News about the latest UB research in science, engineering and technology, and its impact on society. (see all topics)
Students present ideas to the Army Corps of Engineers, Seneca Nation of Indians and other stakeholders.
The first results are published from experiments that aim to illuminate the physics of lava-water interactions, which can sometimes make eruptions more dangerous.
Limited seats remain for a unique opportunity to partner with UB.
Sam Van Aken is developing real-life trees that will bloom in multiple colors and bear 40 different kinds of fruit.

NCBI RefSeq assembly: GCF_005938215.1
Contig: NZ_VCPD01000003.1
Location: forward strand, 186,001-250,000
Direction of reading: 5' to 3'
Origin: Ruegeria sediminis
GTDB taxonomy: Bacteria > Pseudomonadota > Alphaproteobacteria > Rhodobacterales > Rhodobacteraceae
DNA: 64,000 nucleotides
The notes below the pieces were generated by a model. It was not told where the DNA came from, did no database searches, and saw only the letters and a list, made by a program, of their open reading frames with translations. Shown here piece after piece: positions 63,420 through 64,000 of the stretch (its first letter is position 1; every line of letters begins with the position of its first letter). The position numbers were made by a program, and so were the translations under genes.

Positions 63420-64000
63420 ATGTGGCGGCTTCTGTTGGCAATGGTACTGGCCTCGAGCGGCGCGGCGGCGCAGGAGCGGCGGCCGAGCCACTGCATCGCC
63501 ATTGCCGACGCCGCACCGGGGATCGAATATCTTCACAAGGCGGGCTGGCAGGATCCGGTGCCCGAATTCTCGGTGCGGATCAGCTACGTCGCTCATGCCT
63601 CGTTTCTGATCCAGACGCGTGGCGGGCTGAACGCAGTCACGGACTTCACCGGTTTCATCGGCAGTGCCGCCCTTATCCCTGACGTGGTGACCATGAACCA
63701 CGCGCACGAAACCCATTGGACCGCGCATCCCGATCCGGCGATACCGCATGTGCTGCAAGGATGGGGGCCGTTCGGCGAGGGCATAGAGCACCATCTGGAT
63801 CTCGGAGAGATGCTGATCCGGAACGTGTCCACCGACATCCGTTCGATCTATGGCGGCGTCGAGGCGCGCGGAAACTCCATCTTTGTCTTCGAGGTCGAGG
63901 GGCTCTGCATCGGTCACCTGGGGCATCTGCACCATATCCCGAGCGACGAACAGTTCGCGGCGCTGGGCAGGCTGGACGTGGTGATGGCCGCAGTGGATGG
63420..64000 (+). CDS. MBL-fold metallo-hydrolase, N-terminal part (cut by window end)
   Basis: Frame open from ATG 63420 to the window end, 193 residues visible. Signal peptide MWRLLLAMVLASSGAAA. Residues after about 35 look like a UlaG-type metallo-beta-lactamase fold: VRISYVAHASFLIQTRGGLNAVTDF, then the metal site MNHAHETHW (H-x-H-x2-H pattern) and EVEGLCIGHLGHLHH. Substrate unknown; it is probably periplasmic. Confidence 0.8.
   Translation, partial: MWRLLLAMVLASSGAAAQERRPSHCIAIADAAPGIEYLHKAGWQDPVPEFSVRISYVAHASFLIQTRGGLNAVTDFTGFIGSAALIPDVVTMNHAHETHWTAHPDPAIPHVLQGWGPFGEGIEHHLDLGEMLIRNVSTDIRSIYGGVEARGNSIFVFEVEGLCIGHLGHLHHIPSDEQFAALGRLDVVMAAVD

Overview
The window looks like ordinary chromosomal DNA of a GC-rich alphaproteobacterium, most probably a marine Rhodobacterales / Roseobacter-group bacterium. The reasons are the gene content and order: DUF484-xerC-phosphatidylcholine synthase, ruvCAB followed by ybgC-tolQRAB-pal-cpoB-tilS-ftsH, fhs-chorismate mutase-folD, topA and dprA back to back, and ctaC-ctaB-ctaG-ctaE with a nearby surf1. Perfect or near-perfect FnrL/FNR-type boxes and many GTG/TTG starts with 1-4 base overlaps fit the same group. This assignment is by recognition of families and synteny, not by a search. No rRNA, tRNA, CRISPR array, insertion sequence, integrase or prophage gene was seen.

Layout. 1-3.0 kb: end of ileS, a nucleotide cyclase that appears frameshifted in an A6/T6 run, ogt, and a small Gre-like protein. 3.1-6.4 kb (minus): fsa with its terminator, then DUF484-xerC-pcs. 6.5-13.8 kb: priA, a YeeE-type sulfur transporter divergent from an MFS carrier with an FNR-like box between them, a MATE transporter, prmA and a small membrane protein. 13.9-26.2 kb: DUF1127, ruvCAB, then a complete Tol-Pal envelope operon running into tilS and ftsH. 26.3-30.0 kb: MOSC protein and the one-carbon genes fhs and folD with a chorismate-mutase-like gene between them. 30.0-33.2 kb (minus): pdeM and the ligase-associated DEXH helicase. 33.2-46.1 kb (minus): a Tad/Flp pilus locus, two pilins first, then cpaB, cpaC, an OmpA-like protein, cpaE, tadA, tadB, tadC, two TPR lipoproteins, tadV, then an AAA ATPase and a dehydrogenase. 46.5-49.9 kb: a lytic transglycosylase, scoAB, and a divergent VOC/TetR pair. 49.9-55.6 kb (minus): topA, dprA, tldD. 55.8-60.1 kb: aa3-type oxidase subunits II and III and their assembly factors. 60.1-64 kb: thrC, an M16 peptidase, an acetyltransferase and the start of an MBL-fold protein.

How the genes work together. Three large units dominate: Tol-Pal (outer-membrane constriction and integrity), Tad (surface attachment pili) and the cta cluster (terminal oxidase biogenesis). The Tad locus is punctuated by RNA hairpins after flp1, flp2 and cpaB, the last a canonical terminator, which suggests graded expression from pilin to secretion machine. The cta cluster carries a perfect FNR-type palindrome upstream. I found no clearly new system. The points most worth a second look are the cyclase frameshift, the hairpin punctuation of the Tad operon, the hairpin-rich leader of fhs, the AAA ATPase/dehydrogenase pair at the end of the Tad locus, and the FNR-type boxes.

Students are using CRISPR to alter yeast genes in a course on genetics at UB that also asks them to consider the technology’s potential societal implications.
Peter Diamandis, an international pioneer in the fields of innovation, incentive competition and commercial space, will speak at UB on Nov. 14 as part of UB’s Distinguished Speakers Series.
Surveys in the Great Lakes and Mississippi River watersheds show steady numbers, but other species are disappearing.
Widely available and inexpensive, the metal could lead to a renewable energy boom.
Research suggests that 8,000 years ago, two climatic processes may have caused western Greenland to become more humid.
Activities include rides in a self-driving bus, robot demonstrations, robot programing and learning about careers in robotics.
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